- Museum number
Painting, hanging scroll. Laozi on water buffalo, holding scroll in right hand. Ink and colour on silk. Signed and sealed.
- Production date
Height: 43.80 centimetres
Width: 33.50 centimetres
- Curator's comments
- Hizo Nihon bijutsu taikan Vol 3
Igarashi Shunmei (1700-81) was a mid-Edo-period painter working in the Chinese tradition. Lao-zi, one of the greatest philosophers of ancient China, has long been a favorite theme of oriental painting. Especially popular is the scene, shown here, in which lie is depicted riding on a blue ox, about to pass through the official barrier on his way out of the country to take his teachings into Central Asia. Lao-zi is said to have remained in the womb for eighty-one years and to have been born with white hair; the "Lao" of his name means "aged," and his childhood given name is said to have been 'Er', meaning ear, on account of his extraordinarily large ears. Both these features are duly recorded in this work. The scroll that he holds in his right hand is presumably a copy of his own teachings.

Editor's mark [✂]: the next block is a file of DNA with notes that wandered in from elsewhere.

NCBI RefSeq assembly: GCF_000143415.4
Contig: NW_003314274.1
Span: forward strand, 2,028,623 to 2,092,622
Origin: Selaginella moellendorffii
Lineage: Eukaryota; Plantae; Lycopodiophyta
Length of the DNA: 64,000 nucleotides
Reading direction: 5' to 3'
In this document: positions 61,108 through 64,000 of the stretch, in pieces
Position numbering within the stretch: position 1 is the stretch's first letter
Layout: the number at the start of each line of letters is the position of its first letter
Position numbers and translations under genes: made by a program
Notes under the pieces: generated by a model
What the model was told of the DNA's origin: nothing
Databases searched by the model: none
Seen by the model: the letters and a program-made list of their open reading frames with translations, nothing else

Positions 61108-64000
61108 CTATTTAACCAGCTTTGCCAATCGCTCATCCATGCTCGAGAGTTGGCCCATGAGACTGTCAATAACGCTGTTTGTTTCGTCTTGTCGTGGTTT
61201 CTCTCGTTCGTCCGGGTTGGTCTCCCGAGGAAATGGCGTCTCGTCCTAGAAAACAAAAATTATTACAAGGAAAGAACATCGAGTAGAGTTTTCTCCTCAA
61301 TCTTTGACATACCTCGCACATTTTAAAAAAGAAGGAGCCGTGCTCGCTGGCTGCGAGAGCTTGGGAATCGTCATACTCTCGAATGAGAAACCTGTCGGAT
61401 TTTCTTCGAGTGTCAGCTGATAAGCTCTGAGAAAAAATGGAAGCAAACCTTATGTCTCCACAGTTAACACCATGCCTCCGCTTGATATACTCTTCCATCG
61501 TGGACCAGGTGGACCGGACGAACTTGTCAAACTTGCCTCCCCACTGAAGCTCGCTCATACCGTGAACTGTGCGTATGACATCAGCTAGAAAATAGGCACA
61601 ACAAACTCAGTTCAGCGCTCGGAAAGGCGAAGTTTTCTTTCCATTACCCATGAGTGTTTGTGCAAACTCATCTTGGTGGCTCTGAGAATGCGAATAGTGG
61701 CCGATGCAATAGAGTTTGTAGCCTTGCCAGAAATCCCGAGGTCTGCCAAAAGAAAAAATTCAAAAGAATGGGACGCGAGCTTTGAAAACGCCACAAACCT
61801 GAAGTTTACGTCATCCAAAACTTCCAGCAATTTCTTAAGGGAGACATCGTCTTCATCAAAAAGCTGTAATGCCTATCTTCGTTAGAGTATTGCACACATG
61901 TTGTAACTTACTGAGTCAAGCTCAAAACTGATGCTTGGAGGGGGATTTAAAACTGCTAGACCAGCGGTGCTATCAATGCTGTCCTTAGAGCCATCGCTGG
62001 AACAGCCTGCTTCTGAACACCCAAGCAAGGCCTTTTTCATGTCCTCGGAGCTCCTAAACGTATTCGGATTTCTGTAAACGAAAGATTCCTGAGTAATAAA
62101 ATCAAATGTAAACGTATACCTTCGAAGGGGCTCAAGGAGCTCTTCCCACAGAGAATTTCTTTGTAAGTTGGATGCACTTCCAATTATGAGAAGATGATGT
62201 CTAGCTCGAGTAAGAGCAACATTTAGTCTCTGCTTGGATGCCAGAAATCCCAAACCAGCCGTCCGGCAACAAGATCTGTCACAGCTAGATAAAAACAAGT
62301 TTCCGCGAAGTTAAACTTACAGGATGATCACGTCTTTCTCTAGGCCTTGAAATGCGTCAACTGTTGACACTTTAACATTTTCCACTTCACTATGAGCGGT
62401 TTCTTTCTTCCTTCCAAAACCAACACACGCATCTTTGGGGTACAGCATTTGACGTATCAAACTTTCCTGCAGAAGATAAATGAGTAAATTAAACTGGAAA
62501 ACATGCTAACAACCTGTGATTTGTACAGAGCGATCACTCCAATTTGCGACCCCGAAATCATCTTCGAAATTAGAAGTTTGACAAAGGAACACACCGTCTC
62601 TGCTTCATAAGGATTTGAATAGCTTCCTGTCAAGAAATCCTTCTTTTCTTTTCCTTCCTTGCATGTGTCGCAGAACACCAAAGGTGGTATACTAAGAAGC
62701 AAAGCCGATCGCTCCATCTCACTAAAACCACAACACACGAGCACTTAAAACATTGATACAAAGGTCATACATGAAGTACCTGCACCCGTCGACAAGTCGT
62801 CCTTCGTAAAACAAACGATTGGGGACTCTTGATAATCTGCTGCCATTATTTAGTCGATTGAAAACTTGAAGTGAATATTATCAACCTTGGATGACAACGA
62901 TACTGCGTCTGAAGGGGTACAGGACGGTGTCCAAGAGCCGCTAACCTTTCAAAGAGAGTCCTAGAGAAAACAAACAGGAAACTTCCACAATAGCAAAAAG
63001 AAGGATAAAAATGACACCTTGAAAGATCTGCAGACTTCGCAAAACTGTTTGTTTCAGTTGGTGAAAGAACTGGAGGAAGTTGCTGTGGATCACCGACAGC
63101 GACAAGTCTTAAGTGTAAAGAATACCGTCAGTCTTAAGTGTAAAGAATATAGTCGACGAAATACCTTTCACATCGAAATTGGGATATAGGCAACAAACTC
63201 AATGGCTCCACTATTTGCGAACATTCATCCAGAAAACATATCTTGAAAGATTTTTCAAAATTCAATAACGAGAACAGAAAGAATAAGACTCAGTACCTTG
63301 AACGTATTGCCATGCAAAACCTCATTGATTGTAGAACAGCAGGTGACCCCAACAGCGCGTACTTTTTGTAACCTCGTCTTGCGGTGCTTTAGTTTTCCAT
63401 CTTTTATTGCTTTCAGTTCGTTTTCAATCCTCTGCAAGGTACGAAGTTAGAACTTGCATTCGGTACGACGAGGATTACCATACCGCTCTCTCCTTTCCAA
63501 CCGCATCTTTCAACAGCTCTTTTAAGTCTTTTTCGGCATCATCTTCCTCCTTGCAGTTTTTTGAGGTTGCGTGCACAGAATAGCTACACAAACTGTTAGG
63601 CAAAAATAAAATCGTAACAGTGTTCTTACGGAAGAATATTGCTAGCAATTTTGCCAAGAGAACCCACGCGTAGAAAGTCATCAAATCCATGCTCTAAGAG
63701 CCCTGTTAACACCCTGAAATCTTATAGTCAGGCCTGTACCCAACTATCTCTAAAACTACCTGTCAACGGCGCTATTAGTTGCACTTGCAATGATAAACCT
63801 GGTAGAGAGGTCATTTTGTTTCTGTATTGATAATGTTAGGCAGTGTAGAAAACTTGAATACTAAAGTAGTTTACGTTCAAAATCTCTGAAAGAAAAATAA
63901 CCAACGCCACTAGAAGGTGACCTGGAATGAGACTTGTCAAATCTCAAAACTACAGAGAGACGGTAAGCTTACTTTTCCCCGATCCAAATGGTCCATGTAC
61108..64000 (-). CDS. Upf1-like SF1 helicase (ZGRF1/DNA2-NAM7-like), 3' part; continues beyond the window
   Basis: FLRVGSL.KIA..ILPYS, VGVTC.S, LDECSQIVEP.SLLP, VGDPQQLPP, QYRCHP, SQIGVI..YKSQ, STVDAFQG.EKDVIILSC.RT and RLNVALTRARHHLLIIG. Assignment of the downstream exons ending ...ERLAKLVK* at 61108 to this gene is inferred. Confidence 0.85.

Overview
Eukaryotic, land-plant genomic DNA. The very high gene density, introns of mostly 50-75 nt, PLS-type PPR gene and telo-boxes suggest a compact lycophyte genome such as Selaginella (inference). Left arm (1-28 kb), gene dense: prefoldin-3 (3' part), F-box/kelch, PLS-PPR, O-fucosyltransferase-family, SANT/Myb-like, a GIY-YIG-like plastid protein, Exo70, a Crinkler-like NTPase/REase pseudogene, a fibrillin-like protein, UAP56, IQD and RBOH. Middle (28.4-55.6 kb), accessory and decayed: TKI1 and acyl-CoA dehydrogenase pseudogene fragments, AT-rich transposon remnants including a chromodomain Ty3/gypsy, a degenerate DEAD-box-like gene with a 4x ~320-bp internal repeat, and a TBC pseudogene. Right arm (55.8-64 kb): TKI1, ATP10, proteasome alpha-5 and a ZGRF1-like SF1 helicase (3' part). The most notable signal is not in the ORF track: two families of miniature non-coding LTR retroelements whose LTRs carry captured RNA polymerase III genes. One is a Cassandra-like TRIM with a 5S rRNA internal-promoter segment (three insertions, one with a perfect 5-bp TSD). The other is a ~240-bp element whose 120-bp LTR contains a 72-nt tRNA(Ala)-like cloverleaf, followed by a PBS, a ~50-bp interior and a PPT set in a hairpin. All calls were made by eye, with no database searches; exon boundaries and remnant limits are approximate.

- Not on display
- Acquisition date
- Acquisition notes
- The collection of Japanese and Chinese paintings belonging to Arthur Morrison was purchased by Sir William Gwynne-Evans, who presented it to the British Museum in 1913.
- Registration number
- Additional IDs
Asia painting number: Jap.Ptg.718 (Japanese Painting Number)